In Part I, I provided information regarding users’ mobile devices still being able to synchronize with Exchange (via ActiveSync) even after their AD Accounts have been disabled. I included related best practices on how to stop devices from syncing as quickly as possible.
Here, in Part II, I’m going to discuss a similar issue with Outlook and OWA and the best practices on how to deal with them. Be aware that in many places I will only mention “OWA”, this information is also applicable to all web-service related Exchange connectivity such as EWS (used by Outlook for Mac 2011, etc) and Outlook Anywhere.
To recap the issue I’m referring to:
Many companies simply disable the AD Account when an employee is terminated and assume that very quickly (e.g. within a couple of minutes) the user will no longer be able to access any Windows Authentication-based resources, including Exchange through any of its access methods, because the AD Account has been disabled. Unfortunately, that is NOT correct. For many hours after the AD Account has been disabled, users may be able to continue accessing Exchange and be able to send, receive, etc. This happens for a number of reasons (which I’ll discuss below) and can become a huge issue, especially when dealing with terminated employees who have been “walked out the door”.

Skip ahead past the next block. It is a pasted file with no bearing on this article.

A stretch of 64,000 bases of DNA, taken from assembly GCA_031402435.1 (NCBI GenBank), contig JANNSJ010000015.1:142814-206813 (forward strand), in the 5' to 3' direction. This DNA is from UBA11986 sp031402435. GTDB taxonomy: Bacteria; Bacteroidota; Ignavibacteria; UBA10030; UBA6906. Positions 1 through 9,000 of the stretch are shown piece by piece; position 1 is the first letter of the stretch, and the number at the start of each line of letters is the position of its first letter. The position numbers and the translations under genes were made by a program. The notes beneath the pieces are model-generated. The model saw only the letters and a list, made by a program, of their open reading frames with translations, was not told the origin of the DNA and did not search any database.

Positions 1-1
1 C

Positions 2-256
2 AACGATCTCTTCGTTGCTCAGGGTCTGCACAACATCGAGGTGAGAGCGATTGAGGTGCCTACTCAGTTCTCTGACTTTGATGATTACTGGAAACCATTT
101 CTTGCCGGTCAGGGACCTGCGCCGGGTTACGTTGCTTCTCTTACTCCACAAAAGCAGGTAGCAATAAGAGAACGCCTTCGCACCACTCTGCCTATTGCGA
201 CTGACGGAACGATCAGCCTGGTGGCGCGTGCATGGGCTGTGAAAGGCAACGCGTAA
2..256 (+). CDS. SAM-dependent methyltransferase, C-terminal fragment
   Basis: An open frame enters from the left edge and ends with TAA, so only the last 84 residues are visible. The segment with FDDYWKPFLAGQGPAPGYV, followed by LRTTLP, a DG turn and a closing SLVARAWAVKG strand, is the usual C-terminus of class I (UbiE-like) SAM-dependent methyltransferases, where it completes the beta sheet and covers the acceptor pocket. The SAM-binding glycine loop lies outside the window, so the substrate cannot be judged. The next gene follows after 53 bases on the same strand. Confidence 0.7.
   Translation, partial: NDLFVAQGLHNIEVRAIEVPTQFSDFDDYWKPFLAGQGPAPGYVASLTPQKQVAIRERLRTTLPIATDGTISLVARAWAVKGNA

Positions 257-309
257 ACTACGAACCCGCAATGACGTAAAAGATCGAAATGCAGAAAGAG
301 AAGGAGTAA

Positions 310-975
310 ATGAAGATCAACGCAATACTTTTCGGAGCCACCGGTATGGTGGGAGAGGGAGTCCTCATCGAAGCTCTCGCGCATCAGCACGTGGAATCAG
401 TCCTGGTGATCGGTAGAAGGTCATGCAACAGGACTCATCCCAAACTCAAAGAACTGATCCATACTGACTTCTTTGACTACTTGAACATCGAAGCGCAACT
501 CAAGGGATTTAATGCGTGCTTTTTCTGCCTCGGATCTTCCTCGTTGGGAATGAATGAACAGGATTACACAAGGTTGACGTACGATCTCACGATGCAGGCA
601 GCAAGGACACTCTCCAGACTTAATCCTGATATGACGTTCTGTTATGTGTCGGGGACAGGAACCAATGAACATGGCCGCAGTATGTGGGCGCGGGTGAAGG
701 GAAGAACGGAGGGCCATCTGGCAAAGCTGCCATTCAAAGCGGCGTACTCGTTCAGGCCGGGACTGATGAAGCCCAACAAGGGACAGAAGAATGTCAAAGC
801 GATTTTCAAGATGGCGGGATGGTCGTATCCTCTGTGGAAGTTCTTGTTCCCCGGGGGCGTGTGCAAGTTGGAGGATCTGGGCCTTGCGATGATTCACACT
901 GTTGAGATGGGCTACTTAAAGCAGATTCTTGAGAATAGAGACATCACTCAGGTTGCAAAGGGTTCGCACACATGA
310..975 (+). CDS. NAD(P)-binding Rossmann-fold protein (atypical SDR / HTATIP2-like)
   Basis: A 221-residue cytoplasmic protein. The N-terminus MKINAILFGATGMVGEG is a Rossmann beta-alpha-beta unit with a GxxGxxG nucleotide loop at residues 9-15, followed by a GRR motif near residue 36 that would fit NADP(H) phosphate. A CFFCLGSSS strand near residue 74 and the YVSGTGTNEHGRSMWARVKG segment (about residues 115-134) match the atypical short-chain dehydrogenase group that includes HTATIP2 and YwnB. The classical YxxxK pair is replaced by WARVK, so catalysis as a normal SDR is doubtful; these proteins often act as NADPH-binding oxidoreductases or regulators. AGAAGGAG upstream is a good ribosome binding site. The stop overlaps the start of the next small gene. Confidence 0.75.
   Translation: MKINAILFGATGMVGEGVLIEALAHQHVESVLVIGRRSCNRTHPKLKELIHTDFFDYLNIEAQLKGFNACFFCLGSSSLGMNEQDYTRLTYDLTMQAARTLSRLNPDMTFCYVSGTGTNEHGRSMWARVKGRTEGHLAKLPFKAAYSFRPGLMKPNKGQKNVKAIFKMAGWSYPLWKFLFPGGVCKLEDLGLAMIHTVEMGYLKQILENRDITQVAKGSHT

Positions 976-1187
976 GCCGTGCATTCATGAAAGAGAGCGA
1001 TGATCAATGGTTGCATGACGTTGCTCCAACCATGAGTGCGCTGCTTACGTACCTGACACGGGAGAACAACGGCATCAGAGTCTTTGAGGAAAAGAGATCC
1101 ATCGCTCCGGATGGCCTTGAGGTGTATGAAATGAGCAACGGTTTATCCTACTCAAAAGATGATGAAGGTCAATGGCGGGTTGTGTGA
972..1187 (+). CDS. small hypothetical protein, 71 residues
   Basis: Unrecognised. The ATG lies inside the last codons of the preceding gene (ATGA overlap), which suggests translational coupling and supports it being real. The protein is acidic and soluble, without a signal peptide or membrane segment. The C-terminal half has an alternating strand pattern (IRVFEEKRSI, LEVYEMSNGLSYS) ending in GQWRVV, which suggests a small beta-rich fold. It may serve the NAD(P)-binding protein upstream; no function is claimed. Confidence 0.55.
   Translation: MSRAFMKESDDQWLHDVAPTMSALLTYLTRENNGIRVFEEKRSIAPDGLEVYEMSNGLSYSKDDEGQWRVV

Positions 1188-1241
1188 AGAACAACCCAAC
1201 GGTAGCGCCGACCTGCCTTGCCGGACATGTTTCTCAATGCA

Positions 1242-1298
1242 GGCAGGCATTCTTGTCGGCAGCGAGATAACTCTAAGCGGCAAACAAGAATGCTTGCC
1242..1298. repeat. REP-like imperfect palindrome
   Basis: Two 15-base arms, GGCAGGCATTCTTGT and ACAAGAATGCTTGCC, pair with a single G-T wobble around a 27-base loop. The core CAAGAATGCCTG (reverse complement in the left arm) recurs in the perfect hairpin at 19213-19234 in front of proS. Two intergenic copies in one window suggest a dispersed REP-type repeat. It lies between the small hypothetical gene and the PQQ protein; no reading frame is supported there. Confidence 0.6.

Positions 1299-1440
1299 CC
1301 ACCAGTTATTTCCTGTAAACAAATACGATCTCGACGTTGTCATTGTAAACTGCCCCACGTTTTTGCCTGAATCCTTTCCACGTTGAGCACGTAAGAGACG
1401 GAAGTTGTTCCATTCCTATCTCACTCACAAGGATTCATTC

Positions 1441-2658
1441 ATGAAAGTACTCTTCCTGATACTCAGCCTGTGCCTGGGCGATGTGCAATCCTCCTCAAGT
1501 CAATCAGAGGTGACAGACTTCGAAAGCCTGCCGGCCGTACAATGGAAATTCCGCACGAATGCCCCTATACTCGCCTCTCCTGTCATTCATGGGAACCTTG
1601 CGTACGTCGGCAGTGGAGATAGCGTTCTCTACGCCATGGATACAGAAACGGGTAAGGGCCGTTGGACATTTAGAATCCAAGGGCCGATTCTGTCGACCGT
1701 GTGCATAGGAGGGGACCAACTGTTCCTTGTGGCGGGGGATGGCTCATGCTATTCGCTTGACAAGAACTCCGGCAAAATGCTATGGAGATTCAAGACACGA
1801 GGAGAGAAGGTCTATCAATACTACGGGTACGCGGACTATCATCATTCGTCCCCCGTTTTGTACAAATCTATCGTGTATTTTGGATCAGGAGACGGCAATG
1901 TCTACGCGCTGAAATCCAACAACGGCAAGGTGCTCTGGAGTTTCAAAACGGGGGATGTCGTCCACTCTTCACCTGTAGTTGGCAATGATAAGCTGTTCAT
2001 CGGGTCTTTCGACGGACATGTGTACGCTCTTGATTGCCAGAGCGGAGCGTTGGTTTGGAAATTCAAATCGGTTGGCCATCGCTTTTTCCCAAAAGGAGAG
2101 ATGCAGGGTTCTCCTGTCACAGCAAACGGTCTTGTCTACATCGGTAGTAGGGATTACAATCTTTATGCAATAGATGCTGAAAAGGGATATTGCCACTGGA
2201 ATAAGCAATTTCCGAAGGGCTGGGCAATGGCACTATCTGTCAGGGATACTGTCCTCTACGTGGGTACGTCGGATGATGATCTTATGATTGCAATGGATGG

First and foremost, in order to scale and be efficient, a lot of caching goes on within IIS and Exchange. IIS plays a major role here as the Exchange-based web services run under IIS. Besides the caching in IIS, Exchange also does its own caching…more than just data caching in memory, but active connections to the store (Exchange 2007) or RPCClientAccess (Exchange 2010) are cached for up to 2 hours which effects the authentication of Outlook MAPI (RPC) connections.
The main component/feature of IIS involved is User Token Caching in IIS. The default is 15 minutes, and so if a connection is made within 15 minutes of the last connection the cached token information is reused instead of checking with AD. You can adjust this value (see KB152526), but be aware that reducing this time will put additional load on the DCs and depending on open connections may still not go into effect quickly. Also, be aware that while Internet Explorer (IE) will very strictly follow this, other browsers have been found to NOT do so and so this can mean other browsers may continue to provide access when IE no longer does.
Here are the best practices related to Outlook and OWA:
For Exchange 2007:
Set-CASMailbox -Identity <user> -OwaEnabled $false
For Exchange 2010:
Set-CASMailbox -Identity <user> -EwsEnabled $false
Set-CASMailbox -Identity <user> -EcpEnabled $false
Set-CASMailbox -Identity <user> -MapiEnabled $false
Set-CASMailbox -Identity <user> -MapiBlockOutlookRpcHttp $true
For Exchange 2010:
Set-CASMailbox -Identity <user> -EwsAllowMacOutlook $false
Set-CASMailbox -Identity <user> -EwsAllowOutlook $false
Set-Mailbox -Identity <user> -RecipientLimits 0